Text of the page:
You’re reading it here first, ladies and gentlemen of the ton. Lady Margaret Folton appeared in person at the Harrison gala evening last wearing a confection of pale blue and cream lace. This reporter is just as stunned as you are and would not have put pen to paper without seeing the truth of it with my very own eyes.
We all know the confirmed spinster’s tragic tale of how she became an orphan – her parents, the Earl and Countess of Breckenshire and victims of Madame Guillotine – and have treated her noted absence from society with careful and due consideration. Having been forced to witness her parents’ execution, it is understood that Lady Folton would keep to herself. After all, we outstanding and illustrious members of society can understand the enormity of such an event on a child so small.
But last evening, we saw nothing of the tragically orphaned child or of the reclusive spinster. No, indeed. Lady Margaret Folton gained the floor with practiced ease and earned respect. Every head turned to take her in just as every breath held in anticipation. She was the very princess of children’s fairy tales, standing on the edge of a ballroom waiting for her story to begin.
But alas, marriage-minded mamas, I leave you with this grave note. Lady Folton was seen partnering with none other than Viscount Pemberly, the gloriously decorated naval captain, newest addition to our ranks, and this season’s most desired match. So be ware, mamas. It appears the previously thought confirmed spinster is stepping down from the shelf.
To Save a Viscount
by Jessie Clever
When an assassin threatens England’s spy network, Lady Margaret Folton must find the killer before it’s too late. Hardened from being forced to witness the murder of her British spy parents by French revolutionists, Margaret approaches this mission like any other, with steely determination and a resolute focus on the necessary outcome at the cost of all else.
Commodore John Lynwood, newly returned from the Mediterranean, finds himself granted the title of viscount in honor of his service during the war. Plagued with a string of good luck throughout his life, the title serves as another reminder that Jack has done nothing to earn the glory and prestige that comes with his position, and he’ll be damned if he’ll enjoy such an honor.
But when Jack is accidentally granted a title meant to be used as bait to lure the assassin into the War Office’s trap, Margaret must face the tragedy of her past and decide which is more important: the assignment or love?
Now available on audio!
The books in the Spy Series:
1/2. Inevitably a Duchess (A prequel novella)
1. Son of a Duke
2. For Love of the Earl
3. A Countess Most Daring
4. To Save a Viscount
He had grown so accustomed to the sound of gunfire that he did not hear the shot that was meant to kill him.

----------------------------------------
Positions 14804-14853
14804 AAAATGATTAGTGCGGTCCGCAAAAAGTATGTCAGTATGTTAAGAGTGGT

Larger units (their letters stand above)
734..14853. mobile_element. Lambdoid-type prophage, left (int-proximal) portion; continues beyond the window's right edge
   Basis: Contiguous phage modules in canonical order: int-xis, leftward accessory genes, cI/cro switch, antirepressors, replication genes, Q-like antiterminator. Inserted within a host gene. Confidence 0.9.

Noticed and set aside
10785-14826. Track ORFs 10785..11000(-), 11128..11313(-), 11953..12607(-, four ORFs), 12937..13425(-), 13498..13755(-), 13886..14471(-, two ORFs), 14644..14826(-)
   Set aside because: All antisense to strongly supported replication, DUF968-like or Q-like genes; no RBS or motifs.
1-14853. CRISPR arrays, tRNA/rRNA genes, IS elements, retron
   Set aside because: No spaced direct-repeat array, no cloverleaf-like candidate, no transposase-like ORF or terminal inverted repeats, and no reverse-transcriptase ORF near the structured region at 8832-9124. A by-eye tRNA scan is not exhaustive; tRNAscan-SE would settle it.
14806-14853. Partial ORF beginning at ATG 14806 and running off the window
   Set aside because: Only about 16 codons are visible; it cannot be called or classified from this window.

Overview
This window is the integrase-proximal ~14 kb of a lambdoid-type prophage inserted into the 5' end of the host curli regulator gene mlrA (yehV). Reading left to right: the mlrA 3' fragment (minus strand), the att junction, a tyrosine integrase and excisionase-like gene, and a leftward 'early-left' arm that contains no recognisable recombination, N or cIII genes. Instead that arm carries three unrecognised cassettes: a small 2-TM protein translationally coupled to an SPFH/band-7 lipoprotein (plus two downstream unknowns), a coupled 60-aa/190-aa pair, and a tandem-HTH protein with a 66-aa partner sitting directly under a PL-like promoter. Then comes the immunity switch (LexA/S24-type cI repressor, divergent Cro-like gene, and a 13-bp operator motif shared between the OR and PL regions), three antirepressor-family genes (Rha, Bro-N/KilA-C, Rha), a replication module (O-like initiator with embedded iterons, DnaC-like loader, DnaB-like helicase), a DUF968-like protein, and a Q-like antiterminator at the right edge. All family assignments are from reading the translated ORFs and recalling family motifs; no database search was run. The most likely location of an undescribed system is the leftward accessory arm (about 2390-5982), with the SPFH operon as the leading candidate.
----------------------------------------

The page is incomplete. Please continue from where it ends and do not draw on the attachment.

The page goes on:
This would have worried Richard Black, the Duke of Lofton, if he had had time to think on it. But as the situation inherently required immediate action, prolonged and abstract thinking on the subject was neither prudent nor wise. So he refrained. Instead, he wondered whom it was that smashed into him at incredible speed, sending him tumbling backwards off the walk along the Thames and into the bitter, black water below.
He had been meeting his contact there along the water at an unholy hour, and darkness had lain all about him. The exchange had gone as planned, and he now held the knowledge that he knew would prove key to his current assignment with the War Office. But as the inky water of the Thames closed over his head, he wondered if he would ever get that information to the necessary people.
And then as the last of the light disappeared, he thought of Jane, his wife. His Jane. He did not think of her in specific instances or certain memories that lay in his mind. He thought of her in pieces. Her smell. Her laugh. The sound her hair made as she brushed it at night. The way she always laid her hand on top of his whenever they should find themselves sitting next to one another. Her amazing talents with chestnut roasters.
He would have laughed if such an action would not speed up the inevitable drowning that suddenly became all too real, flushing thoughts of Jane from his mind. His arms began to push against the water as his feet began to pulse, driving him toward the surface. Only he did not move. Whoever it was that had slammed into him still held him about the waist, dragging him deeper into the water. He began to struggle, the need for air and life and Jane surging through his veins in a way he had never felt before.
And then a hand brushed against his cheek, and slender fingers came to rest across his mouth. He wanted to open his eyes, but he knew it would do no good in the black water. But he let the feeling of his attacker’s hand brush against his skin, the shape of it press into his face, the narrowness of limb and the delicate arch of bone.
It was a woman who held him beneath the water.
And he stopped struggling.
About the Author
Jessie decided to be a writer because the job of Indiana Jones was already filled.
Taking her history degree dangerously, Jessie tells the stories of courageous heroines, the men who dared to love them, and the world that tried to defeat them.
Jessie makes her home in the great state of New Hampshire where she lives with her husband and two very opinionated Basset Hounds. For more, visit her website at jessieclever.com.
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